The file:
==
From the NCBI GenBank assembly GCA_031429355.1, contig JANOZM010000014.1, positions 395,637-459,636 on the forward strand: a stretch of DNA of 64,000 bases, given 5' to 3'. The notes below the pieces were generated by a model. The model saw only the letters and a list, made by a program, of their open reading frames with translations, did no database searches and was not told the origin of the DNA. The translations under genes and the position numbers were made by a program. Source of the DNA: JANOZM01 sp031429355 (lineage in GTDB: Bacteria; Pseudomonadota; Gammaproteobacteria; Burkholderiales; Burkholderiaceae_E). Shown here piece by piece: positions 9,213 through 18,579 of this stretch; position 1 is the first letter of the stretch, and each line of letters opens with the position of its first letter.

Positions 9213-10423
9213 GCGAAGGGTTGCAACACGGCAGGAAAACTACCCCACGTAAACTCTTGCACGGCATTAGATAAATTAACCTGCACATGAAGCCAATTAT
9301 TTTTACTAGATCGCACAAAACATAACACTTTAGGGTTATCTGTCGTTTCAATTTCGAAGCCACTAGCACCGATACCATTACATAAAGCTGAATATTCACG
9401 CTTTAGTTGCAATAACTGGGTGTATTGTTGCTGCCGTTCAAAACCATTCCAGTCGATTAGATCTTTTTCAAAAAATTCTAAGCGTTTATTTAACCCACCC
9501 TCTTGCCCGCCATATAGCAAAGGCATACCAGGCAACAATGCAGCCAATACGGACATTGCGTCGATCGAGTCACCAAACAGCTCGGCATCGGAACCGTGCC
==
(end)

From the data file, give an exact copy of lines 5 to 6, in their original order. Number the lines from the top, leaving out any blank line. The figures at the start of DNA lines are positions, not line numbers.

9401 CTTTAGTTGCAATAACTGGGTGTATTGTTGCTGCCGTTCAAAACCATTCCAGTCGATTAGATCTTTTTCAAAAAATTCTAAGCGTTTATTTAACCCACCC
9501 TCTTGCCCGCCATATAGCAAAGGCATACCAGGCAACAATGCAGCCAATACGGACATTGCGTCGATCGAGTCACCAAACAGCTCGGCATCGGAACCGTGCC